A Brave New World
No, I'm not rewriting popular fiction. I'm actually going to talk to you about deliberative democracy, a new movement sweeping state legislatures across this country.
So what is deliberative democracy? I'll give you an example. How many times have you read about the outcome of a piece of legislation during session and wondered how that happened?
How about the number of times you've read that a bill that deeply affects you was either approved or rejected and you felt you had no opportunity to express your opinion?
These situations are more routine than most people think. Your ability to affect the course of legislation is impacted by the way we deliberate and adopt bills in Annapolis.
We hold hearings during session in the standing committees. These hearings feature panels of experts and lobbyists, and sometimes citizens with a special interest in the bill.
These hearings occur in the committee hearing rooms in the Lowe House Office Building and the Miller Senate Office Building. They are scheduled for the legislatorsí convenience, not the convenience of the citizens of Maryland. They occur during the weekday, often beginning at 1 p.m. and ending whenever.
The trick you learn after your first trip to Annapolis is that while the agenda says 1 p.m., that really means whenever a majority of the committee bothers to show up.
Even if you make the hour plus trip, sit through the half hour plus delay in the start of the hearing, and sign up to testify, you may find that other bill hearings get moved ahead of yours.
Legislative courtesy dictates that other delegates and senators can bump ahead in line to get their bills heard first, ostensibly so they can go sit in THEIR committee and listen to someone else who came down to Annapolis.
This is where the concept of deliberative democracy comes into play. Instead of forcing citizens to respond to the actions of the legislature, this shift in thinking engages citizens early in the process.
Using a variety of tools designed to engage citizens in the policy discussion in the formative stages, deliberative democracy principles expand the scope of policy debate and expose legislators to opinions they wouldn't otherwise hear.
I've been involved in several similar efforts in my public service experience. Some were very successful (strategic planning in Brunswick), some not so successful (Aspire Frederick). The difference between the successes and failures relate directly to the commitment of political leaders to use public opinion to shape policy.
There is real risk to opening the process to more and earlier citizen involvement. First, leadership is perceived as giving up some measure of control over the process. I personally believe this is a myth, and that visionary leaders see the long-term benefit of encouraging public participation.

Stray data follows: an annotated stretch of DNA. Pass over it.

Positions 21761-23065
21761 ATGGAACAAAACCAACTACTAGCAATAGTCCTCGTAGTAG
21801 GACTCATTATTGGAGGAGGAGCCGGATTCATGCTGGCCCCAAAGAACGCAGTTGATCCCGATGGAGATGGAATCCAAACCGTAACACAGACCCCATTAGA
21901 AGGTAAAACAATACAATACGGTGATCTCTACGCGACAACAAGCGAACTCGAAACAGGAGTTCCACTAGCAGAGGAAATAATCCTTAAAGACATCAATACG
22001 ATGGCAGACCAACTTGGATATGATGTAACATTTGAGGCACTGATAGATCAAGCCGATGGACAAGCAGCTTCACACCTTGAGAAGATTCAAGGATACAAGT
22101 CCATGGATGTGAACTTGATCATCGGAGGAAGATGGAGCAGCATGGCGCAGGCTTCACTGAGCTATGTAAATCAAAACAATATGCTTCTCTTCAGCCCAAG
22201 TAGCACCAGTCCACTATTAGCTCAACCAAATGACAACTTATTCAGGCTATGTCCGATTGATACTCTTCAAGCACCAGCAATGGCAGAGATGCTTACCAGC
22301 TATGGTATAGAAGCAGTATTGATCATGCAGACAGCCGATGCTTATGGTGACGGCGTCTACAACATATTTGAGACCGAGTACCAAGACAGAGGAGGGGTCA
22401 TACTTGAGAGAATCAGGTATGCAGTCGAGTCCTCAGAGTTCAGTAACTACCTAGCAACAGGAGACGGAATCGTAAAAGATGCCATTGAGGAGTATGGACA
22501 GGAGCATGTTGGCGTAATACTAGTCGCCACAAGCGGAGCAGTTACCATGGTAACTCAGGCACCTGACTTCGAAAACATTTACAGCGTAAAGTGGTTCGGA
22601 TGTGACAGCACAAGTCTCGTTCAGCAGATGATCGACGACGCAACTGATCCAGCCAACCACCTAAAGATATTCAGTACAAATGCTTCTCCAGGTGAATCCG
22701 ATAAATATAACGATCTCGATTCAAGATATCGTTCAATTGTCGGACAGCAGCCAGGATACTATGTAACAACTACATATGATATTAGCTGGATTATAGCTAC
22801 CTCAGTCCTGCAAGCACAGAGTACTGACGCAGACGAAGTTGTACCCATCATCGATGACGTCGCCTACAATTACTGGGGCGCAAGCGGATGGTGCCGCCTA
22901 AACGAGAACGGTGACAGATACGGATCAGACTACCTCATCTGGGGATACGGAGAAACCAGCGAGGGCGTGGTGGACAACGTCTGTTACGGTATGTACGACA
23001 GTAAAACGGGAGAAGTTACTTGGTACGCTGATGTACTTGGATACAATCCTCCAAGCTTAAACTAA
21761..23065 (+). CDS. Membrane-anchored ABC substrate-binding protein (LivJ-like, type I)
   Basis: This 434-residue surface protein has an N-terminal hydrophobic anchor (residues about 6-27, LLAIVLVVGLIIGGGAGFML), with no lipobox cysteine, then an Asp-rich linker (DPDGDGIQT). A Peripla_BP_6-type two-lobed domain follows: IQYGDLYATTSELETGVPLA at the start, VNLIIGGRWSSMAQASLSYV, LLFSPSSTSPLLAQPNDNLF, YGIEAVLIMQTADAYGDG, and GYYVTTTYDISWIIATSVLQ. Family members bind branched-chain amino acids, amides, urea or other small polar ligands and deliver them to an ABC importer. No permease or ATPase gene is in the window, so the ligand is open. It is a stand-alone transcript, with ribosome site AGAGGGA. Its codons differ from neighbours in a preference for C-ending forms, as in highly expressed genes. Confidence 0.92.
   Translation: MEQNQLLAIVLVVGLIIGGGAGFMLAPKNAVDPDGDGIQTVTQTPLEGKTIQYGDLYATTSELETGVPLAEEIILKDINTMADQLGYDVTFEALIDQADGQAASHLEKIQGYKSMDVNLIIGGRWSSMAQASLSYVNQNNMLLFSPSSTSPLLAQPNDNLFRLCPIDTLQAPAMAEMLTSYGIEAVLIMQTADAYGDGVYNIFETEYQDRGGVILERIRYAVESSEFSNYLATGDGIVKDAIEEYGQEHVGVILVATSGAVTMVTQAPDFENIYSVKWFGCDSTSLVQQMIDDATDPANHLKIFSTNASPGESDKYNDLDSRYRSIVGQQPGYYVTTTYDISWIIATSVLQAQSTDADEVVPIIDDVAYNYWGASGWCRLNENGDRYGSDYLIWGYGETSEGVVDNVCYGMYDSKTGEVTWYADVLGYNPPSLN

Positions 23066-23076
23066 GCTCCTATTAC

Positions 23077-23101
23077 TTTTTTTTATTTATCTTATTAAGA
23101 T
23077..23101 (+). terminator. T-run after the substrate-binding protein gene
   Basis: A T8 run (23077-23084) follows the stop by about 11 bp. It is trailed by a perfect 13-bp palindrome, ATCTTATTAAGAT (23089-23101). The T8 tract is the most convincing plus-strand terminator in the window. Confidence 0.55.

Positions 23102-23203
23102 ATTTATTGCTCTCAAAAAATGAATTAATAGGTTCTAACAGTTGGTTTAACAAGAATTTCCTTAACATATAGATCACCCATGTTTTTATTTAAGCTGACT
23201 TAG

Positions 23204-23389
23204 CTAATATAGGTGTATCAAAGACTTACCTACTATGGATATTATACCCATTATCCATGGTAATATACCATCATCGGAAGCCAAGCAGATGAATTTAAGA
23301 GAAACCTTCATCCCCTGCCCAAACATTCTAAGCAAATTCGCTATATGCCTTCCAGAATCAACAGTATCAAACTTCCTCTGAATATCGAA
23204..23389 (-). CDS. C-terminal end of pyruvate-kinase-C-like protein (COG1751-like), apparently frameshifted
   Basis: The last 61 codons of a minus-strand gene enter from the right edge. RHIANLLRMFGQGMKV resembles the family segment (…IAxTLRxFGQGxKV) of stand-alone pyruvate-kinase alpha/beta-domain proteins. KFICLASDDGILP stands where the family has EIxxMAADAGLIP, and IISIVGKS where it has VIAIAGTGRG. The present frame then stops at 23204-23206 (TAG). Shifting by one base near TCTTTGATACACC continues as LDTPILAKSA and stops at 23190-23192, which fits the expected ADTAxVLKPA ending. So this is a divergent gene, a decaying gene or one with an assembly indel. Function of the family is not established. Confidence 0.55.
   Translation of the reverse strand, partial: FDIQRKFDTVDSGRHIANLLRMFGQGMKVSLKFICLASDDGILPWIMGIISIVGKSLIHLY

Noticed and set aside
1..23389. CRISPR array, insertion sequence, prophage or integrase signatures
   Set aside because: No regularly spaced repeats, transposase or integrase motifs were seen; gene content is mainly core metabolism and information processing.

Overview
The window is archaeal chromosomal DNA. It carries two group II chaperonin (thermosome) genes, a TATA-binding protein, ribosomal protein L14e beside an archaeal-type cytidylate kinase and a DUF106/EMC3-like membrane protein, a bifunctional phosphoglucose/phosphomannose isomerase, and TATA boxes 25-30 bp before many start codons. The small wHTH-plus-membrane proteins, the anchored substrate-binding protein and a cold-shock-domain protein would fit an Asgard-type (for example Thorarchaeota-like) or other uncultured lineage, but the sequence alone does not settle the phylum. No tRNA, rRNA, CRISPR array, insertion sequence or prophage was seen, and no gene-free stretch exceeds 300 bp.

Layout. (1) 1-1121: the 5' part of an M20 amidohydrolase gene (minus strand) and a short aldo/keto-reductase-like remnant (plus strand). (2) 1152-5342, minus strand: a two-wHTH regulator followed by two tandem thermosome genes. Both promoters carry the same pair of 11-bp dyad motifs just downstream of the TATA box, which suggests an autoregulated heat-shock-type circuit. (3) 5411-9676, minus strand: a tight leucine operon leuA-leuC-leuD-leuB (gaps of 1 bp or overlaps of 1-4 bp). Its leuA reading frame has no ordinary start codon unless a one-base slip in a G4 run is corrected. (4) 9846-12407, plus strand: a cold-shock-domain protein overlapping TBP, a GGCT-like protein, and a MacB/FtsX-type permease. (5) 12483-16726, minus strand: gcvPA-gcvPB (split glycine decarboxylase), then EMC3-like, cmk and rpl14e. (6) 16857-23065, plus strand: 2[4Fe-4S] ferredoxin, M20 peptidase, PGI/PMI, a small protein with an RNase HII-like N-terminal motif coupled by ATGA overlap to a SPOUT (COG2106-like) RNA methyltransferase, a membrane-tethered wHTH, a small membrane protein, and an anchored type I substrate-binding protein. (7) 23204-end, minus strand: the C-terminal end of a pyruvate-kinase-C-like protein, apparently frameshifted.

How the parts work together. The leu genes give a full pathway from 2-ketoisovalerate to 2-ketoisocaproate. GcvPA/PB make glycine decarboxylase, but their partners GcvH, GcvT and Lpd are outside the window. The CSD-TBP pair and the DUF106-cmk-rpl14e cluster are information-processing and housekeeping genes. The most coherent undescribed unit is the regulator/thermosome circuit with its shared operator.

AmericaSpeaks is a groundbreaking approach to direct engagement of citizens in shaping government policy. Mayor Anthony Williams, of the District of Columbia, uses an instant feedback technology to ask several thousand DC residents to prioritize city services. Planners in New York City used the same methodology to solicit feedback on the design schemes to rebuild Ground Zero in lower Manhattan.
Locally, Mayor Jennifer Dougherty is using a similar technique with the Neighborhood Advisory Councils. Asking folks how the city is doing when it comes to meeting expectations is never a bad thing.
The Policy Consensus Initiative uses a structured, facilitated discussion process to solicit public feedback on contentious policy debates. Their method focuses on the real policy choices faced by legislative decision-makers, allowing citizens to see the dilemma when making their recommendations.
National Issues Forums are regional gatherings that pick one major policy issue, feature briefings by the experts, and provide breakout sessions to solicit the widest range of input possible. All of the methods I described above occur BEFORE the legislative body debates, deliberates, and votes on these questions.
Imagine how much more connected to the debate about slots you'd feel if you had a chance to hear the expert testimony, gather the evidence, and offer your input before the General Assembly took up the question.
Some argue that the job of a legislator is to make these tough calls, and we invite anarchy by broadening the debate to include more civic involvement earlier.
Only the most cynical, self-interested politician would argue that obtaining more feedback could be worse than the way we do things now.
I will be proposing to the House leadership that Maryland take a leading role in the deliberative democracy movement. Time will tell whether or not we're ready to risk asking people to tell us what they think before we decide what is best for them.